Some $200 billion of new capital went to private equity and venture capital management partnerships (collectively referred to here as PE) throughout the world in 2012. For the first time, 20% of that total, some $40 billion, went to fund managers in emerging market countries. Surprisingly, of that $40 billion, only $15 billion went to the subset of emerging economies known as the BRICs (Brazil, Russia, India and China). That leaves $25 billion that went into the non-BRIC emerging markets.
So where did the rest of it go? Countries like Columbia, Chile, Peru and Mexico have seen remarkable growth. Several African countries, such as South Africa, Kenya and Nigeria — indeed, the whole of sub-Saharan Africa — have witnessed growth in the number of fund managers and the capital under management. Turkey also has emerged as a destination, as have Malaysia, Thailand, Vietnam and now Indonesia.
These new players still have work to do in improving their PE ecosystems. Management capacity building is high on the list, as are appropriate laws and regulations, tax treatment and acceptance of contractual provisions. These countries’ governments have recognized the role of PE in their industries and are motivated to make the needed changes. There is a discernible transfer of knowledge from mature economies to the emerged and emerging market PE players.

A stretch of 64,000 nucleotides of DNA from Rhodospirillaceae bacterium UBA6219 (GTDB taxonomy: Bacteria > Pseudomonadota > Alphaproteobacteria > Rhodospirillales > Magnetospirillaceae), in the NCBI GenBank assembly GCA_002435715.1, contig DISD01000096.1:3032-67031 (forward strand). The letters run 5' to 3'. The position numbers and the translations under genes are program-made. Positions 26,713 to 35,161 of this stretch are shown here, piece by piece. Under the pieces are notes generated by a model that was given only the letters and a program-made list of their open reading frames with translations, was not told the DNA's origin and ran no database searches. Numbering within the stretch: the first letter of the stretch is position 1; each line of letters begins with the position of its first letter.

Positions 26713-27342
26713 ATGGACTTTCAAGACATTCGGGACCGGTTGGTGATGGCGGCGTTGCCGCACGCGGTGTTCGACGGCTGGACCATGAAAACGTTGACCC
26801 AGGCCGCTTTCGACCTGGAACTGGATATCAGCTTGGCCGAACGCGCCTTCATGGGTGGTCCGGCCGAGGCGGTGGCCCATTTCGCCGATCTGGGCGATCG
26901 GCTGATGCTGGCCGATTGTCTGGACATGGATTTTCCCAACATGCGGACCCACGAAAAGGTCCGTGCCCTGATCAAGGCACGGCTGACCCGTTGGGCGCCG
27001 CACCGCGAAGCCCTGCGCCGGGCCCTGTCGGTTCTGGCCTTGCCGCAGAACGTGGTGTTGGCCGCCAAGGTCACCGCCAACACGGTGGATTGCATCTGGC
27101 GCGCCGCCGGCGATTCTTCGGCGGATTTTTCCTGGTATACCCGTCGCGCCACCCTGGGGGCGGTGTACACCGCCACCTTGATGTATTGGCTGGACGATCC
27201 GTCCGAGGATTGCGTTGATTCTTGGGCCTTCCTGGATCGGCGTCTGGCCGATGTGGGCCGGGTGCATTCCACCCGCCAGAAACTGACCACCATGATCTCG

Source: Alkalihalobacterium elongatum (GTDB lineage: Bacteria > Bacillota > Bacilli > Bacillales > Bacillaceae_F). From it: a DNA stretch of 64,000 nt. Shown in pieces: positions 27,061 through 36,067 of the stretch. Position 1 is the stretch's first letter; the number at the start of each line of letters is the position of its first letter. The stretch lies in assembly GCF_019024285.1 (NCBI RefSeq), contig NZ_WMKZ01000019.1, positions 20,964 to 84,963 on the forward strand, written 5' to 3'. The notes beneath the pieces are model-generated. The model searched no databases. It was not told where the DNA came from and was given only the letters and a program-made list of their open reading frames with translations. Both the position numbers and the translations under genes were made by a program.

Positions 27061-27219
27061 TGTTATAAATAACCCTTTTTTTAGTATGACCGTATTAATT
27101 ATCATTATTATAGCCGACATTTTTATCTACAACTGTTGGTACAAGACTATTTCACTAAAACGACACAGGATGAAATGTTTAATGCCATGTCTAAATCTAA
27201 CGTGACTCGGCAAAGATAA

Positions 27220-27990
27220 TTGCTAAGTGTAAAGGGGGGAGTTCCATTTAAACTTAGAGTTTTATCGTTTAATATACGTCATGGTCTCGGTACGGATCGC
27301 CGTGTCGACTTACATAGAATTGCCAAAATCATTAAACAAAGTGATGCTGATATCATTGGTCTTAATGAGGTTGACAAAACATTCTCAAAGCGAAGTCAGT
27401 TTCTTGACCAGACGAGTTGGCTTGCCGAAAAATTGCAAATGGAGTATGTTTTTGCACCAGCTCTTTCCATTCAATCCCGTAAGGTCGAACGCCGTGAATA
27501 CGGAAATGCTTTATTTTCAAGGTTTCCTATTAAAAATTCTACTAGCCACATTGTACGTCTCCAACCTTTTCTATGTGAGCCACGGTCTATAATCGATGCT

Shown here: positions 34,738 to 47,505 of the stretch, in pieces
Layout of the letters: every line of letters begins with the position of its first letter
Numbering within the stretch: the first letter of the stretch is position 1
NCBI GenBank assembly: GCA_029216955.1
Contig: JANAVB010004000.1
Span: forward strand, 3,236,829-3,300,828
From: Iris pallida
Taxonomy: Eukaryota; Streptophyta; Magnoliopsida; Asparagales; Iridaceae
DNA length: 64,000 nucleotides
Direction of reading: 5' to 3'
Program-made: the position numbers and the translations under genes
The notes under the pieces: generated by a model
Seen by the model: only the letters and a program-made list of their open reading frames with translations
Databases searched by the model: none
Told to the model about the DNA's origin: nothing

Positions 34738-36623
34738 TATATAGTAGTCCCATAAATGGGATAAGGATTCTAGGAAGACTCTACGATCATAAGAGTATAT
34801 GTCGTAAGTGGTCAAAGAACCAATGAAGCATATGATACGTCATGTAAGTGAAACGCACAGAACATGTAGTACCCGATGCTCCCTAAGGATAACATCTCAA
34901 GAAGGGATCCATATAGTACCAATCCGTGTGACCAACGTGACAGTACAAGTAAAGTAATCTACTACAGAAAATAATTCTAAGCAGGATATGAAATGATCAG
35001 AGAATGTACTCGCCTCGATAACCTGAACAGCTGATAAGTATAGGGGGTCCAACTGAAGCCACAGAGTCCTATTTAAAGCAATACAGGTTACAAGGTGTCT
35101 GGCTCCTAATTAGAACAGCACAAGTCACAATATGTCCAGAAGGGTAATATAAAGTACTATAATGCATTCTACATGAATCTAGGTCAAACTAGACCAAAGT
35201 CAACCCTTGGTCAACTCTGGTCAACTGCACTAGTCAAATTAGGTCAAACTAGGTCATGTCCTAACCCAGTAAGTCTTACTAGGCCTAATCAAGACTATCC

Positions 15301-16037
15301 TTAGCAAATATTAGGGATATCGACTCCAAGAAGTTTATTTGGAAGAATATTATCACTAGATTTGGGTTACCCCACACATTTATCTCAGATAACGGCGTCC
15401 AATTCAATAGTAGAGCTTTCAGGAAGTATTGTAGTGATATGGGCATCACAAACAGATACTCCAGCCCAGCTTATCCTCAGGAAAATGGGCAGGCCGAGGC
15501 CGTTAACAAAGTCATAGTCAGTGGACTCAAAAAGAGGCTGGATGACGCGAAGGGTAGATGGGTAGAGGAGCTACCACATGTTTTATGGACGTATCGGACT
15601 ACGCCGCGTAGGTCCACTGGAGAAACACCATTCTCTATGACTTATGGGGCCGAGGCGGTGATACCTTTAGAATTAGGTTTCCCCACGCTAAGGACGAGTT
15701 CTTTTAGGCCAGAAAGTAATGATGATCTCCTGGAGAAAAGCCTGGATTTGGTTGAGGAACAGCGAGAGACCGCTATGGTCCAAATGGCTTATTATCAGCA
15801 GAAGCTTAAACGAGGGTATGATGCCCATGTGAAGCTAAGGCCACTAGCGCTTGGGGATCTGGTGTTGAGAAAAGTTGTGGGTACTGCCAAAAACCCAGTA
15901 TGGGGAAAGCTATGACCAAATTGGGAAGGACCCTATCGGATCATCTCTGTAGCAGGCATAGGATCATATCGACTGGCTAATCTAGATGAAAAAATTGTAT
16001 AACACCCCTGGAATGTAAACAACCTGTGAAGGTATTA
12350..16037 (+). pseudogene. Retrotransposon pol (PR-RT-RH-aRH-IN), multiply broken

These trends are reflected in two of the articles included in this year’s Wharton Private Equity Review. One offers coverage of a panel discussion titled, “Private Equity Survival Guide: How to Survive and Thrive in Emerging Markets,” which took place at the 2013 Wharton Private Equity & Venture Capital Conference. The second, written by a team of five Wharton MBA students, focuses on the impact of the Arab Spring on private equity in the Middle East and North Africa (MENA) region.
Beyond emerging markets, this year’s review includes a piece by a Wharton MBA student that looks at how the regulatory scrutiny of the PE industry in the United States has evolved dramatically over recent years. The industry has moved from a lightly regulated, self-governing asset class to one that is coming under increasing scrutiny and reporting requirements. The author speculates on what is in store for the industry as regulators continue their investigations.
An example of international activity is presented in a case study by another Wharton MBA student, titled “Investing in Times of Distress: the Bank of Ireland and WL Ross,” which provides a detailed overview of how PE investors have played a role in the recapitalization and restructuring of troubled financial institutions.
Knowledge at Wharton then reports on another panel from the conference that addressed how PE firms create value and questioned some of the common wisdom surrounding the roles and actions of PE firms once they have acquired a company. Finally, a piece on venture capital from another conference panel then looks at the challenge of generating consistent returns and the growing allure of New York City over Silicon Valley.
Download the the complete 2013 Wharton Private Equity Review here.